New Poll Shows Dissatisfaction With Bush

by TChris

For the moment at least, President Bush has lost his long-held advantage as the candidate most likely to protect the country from terrorism.

Exactly half the country now approves of the way Bush is managing the U.S. war on terrorism, down 13 percentage points since April, according to the poll. Barely two months ago, Bush comfortably led Kerry, the presumptive Democratic nominee, by 21 points when voters were asked which man they trusted to deal with the terrorist threat. Today the country is evenly divided, with 48 percent preferring Kerry and 47 percent favoring Bush.

As the public continues to watch soldiers and contractors die with no apparent increase in security for the U.S., doubts about Bush's ability to combat terrorism are likely to grow, particularly among those who aren't closely allied with either party.

Virtually all of the recent movement against the war has occurred among political independents. Among those with no firm party ties, the proportion who said the war was "not worth fighting" increased from 48 percent in May to 59 percent in the latest poll.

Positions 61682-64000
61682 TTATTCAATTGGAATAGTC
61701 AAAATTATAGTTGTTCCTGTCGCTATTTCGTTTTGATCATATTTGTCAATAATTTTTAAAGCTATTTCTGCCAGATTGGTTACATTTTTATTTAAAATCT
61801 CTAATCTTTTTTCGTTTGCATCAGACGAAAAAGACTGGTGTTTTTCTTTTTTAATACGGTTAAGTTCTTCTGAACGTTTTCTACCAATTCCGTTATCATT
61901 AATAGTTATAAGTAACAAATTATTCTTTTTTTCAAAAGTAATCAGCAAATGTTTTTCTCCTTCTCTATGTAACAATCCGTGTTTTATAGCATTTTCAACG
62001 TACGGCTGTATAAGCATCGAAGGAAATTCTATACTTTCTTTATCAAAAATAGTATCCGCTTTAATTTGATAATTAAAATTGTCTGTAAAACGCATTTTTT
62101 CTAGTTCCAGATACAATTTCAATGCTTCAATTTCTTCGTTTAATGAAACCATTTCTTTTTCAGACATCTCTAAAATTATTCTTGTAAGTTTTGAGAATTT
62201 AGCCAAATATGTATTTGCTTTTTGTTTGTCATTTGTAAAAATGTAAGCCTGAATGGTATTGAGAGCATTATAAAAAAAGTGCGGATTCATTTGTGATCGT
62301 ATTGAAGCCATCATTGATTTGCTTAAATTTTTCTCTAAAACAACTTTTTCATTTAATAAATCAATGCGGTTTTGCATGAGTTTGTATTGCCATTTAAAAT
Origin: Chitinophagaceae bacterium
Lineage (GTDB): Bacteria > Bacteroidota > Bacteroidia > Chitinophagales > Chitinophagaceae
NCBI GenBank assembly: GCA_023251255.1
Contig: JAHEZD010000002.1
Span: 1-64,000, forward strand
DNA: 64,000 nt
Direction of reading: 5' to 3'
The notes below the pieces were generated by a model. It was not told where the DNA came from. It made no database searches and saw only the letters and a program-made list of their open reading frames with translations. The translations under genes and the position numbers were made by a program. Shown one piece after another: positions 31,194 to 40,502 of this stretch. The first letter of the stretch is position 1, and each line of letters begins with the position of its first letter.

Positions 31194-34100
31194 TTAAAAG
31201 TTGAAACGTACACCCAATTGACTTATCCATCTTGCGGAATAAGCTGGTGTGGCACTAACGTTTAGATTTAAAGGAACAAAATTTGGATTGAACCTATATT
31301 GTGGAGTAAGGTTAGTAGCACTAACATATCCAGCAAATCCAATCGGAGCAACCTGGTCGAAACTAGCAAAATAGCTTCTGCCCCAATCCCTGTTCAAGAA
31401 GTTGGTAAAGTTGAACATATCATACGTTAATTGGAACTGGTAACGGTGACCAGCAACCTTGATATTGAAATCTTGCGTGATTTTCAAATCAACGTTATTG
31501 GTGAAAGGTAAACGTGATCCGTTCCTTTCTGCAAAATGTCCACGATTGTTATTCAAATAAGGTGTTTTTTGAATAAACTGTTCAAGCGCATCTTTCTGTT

Interest in the upcoming election is high. Kerry is seen as more "honest and trustworthy" than Bush by a margin of 52 to 39.

Bush's overall job approval rating held steady at 47 percent, at its lowest point in Post-ABC News polls, while his disapproval rating reached a new high of 51 percent. That leaves Bush in a shaky position politically, based on the rankings of other recent presidents seeking reelection.

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